(Adds sales details, share move, company comment)
July 22 Intuitive Surgical Inc on
Tuesday said it sold more of its high-priced robot surgical
systems in the second quarter than in its dismal first quarter
even as the once fast-growing company posted its fifth straight
quarterly earnings decline.
Sales of its da Vinci robot surgical systems, which go for
about $1.5 million each, fell from a year ago but were up from
the prior quarter.
The company sold 96 da Vinci systems in the quarter, down
from 143 a year ago but an improvement over the 87 shipped in
the first quarter.
Intuitive posted a net profit of $104 million, or $2.77 per
share, down from $159.1 million, or $3.90 per share, a year ago.
Revenue for the quarter fell 11 percent to $512.2 million
but exceeded Wall Street's diminished expectations of $501.7
million, according to Thomson Reuters I/B/E/S.
Instruments and accessories revenue fell about 1 percent to
$262 million, but procedures using da Vinci systems rose about 9
percent, driven by growth in U.S. general surgery and
international urologic procedures. Revenue per procedure was
about $1,800 for Intuitive.
Based on the better second quarter, the company took up the
low end of its full-year procedure forecast and now sees growth
of 5 percent to 8 percent. Its prior view was for growth of 2 to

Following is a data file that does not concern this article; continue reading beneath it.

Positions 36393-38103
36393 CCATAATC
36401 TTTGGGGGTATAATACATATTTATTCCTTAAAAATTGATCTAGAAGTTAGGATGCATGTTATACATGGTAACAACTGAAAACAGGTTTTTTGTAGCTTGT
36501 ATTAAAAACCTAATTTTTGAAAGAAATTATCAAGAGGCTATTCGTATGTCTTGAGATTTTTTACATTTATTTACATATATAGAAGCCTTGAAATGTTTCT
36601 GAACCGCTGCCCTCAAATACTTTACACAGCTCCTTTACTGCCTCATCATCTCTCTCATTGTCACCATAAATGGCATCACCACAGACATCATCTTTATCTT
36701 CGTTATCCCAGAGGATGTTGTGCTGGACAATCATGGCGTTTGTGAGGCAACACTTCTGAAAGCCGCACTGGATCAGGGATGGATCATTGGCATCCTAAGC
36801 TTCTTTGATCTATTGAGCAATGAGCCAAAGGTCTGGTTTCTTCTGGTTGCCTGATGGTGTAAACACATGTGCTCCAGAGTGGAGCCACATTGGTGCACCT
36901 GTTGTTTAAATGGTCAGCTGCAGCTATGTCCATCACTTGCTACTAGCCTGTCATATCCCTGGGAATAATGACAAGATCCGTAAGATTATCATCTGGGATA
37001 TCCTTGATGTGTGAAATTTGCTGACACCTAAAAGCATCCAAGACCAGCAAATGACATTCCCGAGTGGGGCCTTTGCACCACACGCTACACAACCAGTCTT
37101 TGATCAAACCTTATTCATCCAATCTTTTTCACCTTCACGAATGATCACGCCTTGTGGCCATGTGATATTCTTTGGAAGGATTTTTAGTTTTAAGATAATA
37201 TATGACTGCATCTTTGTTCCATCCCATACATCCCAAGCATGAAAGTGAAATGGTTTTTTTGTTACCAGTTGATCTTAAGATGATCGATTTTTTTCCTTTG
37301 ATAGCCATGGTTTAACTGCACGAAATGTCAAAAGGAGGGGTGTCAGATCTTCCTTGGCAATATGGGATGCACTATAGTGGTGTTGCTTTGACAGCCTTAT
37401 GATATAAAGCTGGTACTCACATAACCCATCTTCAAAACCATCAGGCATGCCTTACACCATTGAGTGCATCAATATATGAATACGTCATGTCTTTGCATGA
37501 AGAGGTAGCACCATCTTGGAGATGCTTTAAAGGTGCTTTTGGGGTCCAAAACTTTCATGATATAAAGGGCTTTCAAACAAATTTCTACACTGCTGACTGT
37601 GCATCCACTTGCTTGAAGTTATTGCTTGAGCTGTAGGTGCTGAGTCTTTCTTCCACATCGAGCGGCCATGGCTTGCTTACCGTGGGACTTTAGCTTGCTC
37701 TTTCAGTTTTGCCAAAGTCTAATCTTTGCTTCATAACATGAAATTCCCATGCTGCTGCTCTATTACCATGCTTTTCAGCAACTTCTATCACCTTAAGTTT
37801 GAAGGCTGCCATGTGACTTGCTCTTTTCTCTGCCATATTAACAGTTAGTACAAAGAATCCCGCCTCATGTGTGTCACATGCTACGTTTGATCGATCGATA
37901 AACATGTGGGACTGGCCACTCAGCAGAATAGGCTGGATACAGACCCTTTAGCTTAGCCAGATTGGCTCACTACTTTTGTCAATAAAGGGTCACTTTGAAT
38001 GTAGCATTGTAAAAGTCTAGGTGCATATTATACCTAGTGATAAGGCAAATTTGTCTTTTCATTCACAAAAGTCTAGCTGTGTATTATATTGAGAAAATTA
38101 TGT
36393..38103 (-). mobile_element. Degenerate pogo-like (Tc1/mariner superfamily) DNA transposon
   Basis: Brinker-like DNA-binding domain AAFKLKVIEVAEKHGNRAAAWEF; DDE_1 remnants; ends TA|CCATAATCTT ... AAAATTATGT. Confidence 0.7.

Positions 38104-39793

The company declined to provide a full-year revenue forecast
as had been its past practice each quarter, citing numerous
Intuitive's volatile shares rose nearly 11 percent to $435
in after hours trading. They have been about flat for the year,
but are down more than 20 percent since early July of 2013.
Sunnyvale, California-based Intuitive had enjoyed
double-digit revenue growth and steadily rising da Vinci sales
in past years. Those trends reversed last year as media reports
questioned the cost effectiveness of using the robots for
certain procedures. Also contributing to the reversal:
uncertainty about capital spending at hospitals, physicians
holding off on recommending prostate surgery for
slower-progressing cancers and a decline in benign gynecological
Intuitive Chief Executive Gary Guthart said on a conference
call that he was encouraged by several trends relative to the
first quarter, but added that he expects constraints on hospital
capital spending to continue.
(Reporting by Bill Berkrot; Editing by Jonathan Oatis and David